Lipid panel testing
By Andy Stergachis, PhD, BPharm Feb 17, 2021 • 6 min
A lipid panel is a blood test that measures the levels of lipids (cholesterol and other fats) in the blood.
What is a lipid panel test?
A lipid panel is a blood test that measures the levels of several types of fats and fat-like substances in the blood. Your healthcare provider may order this test to screen for unhealthy cholesterol levels.
What does a lipid panel test for?
A complete lipid panel test typically tests for:
Total cholesterol, which measures all of the cholesterol in your blood. High levels of total cholesterol increase the risk of heart disease.
LDL cholesterol, which is the so-called "bad" cholesterol. This part of the lipid panel test measures the cholesterol in LDL particles. It is called "bad" cholesterol because it deposits excess cholesterol in the walls of blood vessels (called plaques). This reduces blood flow and can harden and narrow the arteries, which can contribute to heart disease and stroke. High levels of LDL cholesterol raise your risk for heart disease and stroke.
HDL cholesterol, which is the so-called "good" cholesterol. This part of the lipid panel measures the cholesterol in HDL particles. It is called "good" cholesterol because HDL helps get rid of LDL cholesterol, which helps to keep the arteries open and allows blood to flow. High levels of HDL cholesterol can lower your risk of heart disease and stroke.
Triglycerides, which are a type of fat in the blood. After you eat, your body converts extra calories into triglycerides and stores them in fat cells. Elevated triglycerides, along with elevated cholesterol, can increase your risk for heart disease and stroke.
Who needs a lipid panel?
In most cases, high cholesterol doesn't cause symptoms. Having a lipid panel done is the only way to know what your cholesterol levels are. When and how often you should get this test depends on your age, risk factors and family history. As a general guide, testing should be done in:
- Healthy adults—once every four to six years.
- Children—once between ages 9–11.
- Adolescents and young adults—once between ages 17–21.
- People with risk factors for heart disease—more often as directed by your healthcare provider. Risk factors include having diabetes or a family history of high cholesterol or heart disease, being overweight, eating an unhealthy diet, not getting enough exercise and smoking. Men age 45 and older and women age 55 and older also have an increased chance of heart disease.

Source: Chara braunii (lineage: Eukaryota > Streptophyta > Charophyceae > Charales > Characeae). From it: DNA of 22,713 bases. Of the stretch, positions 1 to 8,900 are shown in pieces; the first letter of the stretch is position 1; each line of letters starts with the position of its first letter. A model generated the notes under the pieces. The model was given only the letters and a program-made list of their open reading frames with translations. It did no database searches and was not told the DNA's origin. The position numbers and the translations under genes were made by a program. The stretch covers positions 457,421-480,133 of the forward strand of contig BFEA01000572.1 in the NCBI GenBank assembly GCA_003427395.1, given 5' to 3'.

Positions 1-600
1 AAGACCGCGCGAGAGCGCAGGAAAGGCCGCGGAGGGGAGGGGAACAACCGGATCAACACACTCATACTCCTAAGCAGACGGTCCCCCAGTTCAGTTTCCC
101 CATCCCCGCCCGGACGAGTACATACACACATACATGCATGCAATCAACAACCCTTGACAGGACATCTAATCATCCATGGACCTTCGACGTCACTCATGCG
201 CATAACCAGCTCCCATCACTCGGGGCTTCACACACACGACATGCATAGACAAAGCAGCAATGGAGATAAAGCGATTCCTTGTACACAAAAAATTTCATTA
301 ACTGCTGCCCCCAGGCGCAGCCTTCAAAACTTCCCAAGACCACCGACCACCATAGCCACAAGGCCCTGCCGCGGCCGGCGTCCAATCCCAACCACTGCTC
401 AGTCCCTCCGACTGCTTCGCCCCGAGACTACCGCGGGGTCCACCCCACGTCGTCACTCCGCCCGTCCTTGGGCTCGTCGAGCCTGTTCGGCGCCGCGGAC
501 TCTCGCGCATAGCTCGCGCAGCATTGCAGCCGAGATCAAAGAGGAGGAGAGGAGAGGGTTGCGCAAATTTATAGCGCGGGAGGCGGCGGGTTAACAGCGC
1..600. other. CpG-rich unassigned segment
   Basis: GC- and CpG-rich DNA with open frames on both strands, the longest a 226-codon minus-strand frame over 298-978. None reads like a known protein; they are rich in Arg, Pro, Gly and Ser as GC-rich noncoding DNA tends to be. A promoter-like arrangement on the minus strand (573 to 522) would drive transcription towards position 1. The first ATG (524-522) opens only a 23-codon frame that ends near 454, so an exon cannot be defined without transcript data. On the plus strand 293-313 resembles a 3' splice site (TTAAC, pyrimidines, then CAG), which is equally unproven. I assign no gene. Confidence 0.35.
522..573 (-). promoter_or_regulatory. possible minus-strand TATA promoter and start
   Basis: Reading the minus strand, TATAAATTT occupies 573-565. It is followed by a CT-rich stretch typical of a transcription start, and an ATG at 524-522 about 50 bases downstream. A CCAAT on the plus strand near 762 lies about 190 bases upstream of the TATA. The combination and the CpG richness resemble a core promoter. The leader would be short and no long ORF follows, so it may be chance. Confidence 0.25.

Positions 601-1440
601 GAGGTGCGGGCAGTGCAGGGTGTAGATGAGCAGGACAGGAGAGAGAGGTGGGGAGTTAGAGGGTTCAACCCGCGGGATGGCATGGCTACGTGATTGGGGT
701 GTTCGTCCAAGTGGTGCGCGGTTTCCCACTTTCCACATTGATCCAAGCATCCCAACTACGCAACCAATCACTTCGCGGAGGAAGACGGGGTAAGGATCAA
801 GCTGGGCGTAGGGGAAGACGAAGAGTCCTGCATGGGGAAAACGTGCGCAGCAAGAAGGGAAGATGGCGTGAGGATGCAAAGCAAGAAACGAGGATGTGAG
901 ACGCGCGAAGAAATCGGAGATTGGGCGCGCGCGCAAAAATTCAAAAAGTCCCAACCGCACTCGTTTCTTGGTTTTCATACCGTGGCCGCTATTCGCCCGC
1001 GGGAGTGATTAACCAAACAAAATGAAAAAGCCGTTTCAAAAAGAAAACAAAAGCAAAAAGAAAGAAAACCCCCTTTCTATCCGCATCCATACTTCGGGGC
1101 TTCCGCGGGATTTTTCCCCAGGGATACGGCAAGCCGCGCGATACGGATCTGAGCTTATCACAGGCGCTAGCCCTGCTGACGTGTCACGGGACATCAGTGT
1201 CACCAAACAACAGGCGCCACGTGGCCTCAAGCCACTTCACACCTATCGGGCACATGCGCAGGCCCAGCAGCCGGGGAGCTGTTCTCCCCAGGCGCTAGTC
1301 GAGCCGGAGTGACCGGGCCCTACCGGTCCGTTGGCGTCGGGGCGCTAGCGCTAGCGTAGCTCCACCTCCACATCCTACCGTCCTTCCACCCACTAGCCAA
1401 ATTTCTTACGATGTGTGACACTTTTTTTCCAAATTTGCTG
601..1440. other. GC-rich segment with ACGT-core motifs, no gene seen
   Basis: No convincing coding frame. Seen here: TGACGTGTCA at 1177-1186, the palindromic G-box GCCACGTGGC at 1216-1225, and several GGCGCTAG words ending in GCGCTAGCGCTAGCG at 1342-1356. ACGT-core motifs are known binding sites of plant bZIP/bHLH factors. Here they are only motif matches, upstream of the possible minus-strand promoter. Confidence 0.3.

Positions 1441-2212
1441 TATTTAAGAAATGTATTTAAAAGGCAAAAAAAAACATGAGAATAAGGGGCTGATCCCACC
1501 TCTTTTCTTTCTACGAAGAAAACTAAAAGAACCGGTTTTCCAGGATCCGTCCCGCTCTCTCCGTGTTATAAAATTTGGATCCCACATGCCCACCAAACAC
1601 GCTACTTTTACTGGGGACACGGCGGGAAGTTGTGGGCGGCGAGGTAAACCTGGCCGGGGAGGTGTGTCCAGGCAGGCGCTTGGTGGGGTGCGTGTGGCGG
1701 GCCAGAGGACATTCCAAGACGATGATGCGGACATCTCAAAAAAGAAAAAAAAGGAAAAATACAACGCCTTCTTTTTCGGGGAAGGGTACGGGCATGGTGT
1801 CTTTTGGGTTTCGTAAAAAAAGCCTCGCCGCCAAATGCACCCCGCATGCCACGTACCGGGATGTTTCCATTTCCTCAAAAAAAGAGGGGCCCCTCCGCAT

You may also need more frequent lipid testing if you've had abnormal lipid test results in the past or if you have heart disease or take cholesterol-lowering medications. Lipid panels can help your healthcare provider monitor the effectiveness of your treatment. Ask your provider how often you need your cholesterol levels checked.
What's required for a lipid panel test?
The lipid panel test is done with a blood sample, which is usually drawn through a needle from a vein in your arm. You may have to fast for nine to 12 hours (drinking water only) before your lipid panel test. Some people may not have to fast before the test, so ask your healthcare provider how to prepare. In addition, be sure your healthcare provider knows about all medicines, herbs, vitamins and supplements you are taking, as they may affect lipid levels.
What do my results mean?
The following are general guidelines for desirable cholesterol levels:
|Total cholesterol||Less than 200 mg/dL|
|LDL cholesterol||Less than 100 mg/dL|
|HDL cholesterol||60 mg/dL or higher|
|Triglycerides||Less than 150 mg/dL|
Your healthcare provider will tell you what your results mean. They may give you specific cholesterol targets based on your age, family history, lifestyle and other factors. If your cholesterol levels are too high, lifestyle changes or cholesterol-lowering medication can reduce your risk of heart problems. Together, you and your healthcare provider can decide the best treatment plan for you.
The importance of healthy lipid levels
Studies show that achieving healthy levels of lipids can help prevent heart attacks and reduce deaths from heart disease. Be sure to ask your healthcare provider if lipid panel testing is appropriate for you.
Andy Stergachis is a professor of pharmacy & global health at the University of Washington.
Published February 2021.